By Baselinemag  |  Posted 2006-05-06 Print this article Print

A Baseline survey shows that spending on mobile computing is on the rise. The top goal: getting data out to—and back from—remote workers faster.


A Leaner Way to Work

Despite the challenges of managing and securing mobile devices, companies are finding new mobile computing tools to let employees collaborate more rapidly. Dresdner Kleinwort Wasserstein, an investment bank based in London, runs 2,700 separate "wiki" pages on its internal networks. A wiki is a free-form, Web-based forum that can be modified by anyone who's a member of the group.

In the 18 months since rolling them out, Dresdner has found the wikis, running software from Palo Alto, Calif.-based Socialtext, have become immensely popular among its 6,000 employees to keep in touch with each other, says Myrto Lazopoulou, the bank's head of user-centered design. Information shared on the wikis ranges from meeting notes to ongoing project team discussions. "You can stick a meeting agenda on a wiki instead of sending e-mail to 30 people," she says.

Now, Dresdner has opened up access to the wikis to mobile users. Most of the bank's key employees use BlackBerry devices, Lazopoulou explains, and as the wikis grew in popularity, many wanted a way to keep plugged in while they were on the road. Some features are absent in the BlackBerry version; for example, users don't see a button for their favorite wikis. But otherwise, the mobile wikis—referred to as "mikis"—provide full access to the group pages. "It was the best solution to keep everybody up to date," she says.

At most companies, however, not every employee needs a BlackBerry or similar wireless device. Bigger companies are more restrictive in doling them out: 27% of the survey respondents at companies with more than 1,000 employees say they give mobile devices to all management employees, compared with 43% of those at smaller firms. And whereas no large organizations give every one of their non-management workers mobile devices, 16% of the little guys do (see "Who Gets the Gizmos?").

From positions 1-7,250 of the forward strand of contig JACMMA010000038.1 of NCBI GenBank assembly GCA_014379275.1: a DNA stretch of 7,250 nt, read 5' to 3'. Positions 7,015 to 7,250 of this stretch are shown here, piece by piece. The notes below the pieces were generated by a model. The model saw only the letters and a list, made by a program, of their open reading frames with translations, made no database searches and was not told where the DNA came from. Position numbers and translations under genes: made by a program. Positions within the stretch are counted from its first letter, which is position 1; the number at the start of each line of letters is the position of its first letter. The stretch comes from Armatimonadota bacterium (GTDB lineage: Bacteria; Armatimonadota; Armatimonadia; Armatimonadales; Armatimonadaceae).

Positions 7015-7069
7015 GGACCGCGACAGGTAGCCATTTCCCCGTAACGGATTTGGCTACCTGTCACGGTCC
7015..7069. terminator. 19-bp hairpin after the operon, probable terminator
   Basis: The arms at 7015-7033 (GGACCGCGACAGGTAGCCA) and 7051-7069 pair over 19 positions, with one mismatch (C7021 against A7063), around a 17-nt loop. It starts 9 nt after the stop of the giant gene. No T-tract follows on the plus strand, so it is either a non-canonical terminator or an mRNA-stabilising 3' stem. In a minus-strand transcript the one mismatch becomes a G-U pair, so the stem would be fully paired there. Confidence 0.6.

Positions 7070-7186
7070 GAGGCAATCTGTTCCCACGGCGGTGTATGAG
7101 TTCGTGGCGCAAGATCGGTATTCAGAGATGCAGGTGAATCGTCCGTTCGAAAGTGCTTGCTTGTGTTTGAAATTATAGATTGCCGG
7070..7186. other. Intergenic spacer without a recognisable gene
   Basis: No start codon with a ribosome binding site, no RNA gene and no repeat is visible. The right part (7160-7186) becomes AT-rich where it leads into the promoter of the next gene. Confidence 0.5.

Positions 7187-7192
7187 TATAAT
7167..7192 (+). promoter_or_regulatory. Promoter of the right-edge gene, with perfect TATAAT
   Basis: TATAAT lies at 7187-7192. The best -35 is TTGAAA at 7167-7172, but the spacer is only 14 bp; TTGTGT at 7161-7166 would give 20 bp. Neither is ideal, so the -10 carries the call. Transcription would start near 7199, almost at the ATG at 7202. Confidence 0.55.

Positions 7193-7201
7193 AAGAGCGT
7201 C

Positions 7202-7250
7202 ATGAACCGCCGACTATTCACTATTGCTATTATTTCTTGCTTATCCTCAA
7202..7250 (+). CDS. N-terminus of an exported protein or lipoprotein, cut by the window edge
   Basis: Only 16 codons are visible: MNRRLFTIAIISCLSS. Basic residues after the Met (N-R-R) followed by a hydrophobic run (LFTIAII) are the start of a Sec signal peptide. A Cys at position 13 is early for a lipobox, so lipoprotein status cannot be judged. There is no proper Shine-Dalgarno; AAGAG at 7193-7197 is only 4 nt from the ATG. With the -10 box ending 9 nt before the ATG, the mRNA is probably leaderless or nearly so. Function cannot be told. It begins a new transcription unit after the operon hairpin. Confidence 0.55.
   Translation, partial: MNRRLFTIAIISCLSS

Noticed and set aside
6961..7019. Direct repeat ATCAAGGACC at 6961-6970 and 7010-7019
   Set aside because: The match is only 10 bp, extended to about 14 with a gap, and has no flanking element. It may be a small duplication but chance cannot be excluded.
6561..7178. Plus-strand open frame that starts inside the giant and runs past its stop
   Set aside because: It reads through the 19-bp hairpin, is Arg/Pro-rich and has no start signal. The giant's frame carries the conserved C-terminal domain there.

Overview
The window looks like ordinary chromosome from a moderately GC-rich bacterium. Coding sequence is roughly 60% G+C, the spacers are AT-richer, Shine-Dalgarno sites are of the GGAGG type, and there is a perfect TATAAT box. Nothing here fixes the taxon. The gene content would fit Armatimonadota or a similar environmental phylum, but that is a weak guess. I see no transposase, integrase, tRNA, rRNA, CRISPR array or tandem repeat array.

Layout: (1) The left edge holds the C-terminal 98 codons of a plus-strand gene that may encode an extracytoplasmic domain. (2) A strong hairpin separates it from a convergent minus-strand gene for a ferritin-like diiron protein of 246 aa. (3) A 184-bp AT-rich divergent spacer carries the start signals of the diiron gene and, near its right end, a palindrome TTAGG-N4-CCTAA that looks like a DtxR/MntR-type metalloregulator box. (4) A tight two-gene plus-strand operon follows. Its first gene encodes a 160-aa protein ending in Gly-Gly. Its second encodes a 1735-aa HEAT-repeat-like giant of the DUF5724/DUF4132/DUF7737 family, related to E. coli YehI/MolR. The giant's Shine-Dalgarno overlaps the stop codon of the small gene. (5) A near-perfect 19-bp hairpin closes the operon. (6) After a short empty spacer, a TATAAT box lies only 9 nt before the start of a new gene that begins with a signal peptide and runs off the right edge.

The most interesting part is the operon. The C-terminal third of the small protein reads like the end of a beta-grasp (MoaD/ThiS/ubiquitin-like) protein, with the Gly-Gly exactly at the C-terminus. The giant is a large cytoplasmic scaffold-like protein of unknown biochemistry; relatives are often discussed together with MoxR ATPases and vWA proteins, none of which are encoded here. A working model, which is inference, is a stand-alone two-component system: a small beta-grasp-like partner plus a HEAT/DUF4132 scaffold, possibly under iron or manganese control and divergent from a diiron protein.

Accenture, the global consulting services company, doesn't arm all of its 126,000 troops with the wireless gadget du jour. In fact, fewer than 10% of its employees have a company-supported wireless personal digital assistant such as a BlackBerry, says CIO Frank B. Modruson.

Why? A wireless PDA is upward of twice as expensive to own as a laptop PC, he says: A $1,200 laptop amortized over two years is cheaper than a handheld device, which can cost up to $500, plus two years of wireless access service at $50 to $100 per month. "The decision about whether to give someone a mobile device comes down, in some cases, to salary," Modruson explains. "If the cost of the device is just a small fraction of the person's salary, it makes sense to give them that kind of device."


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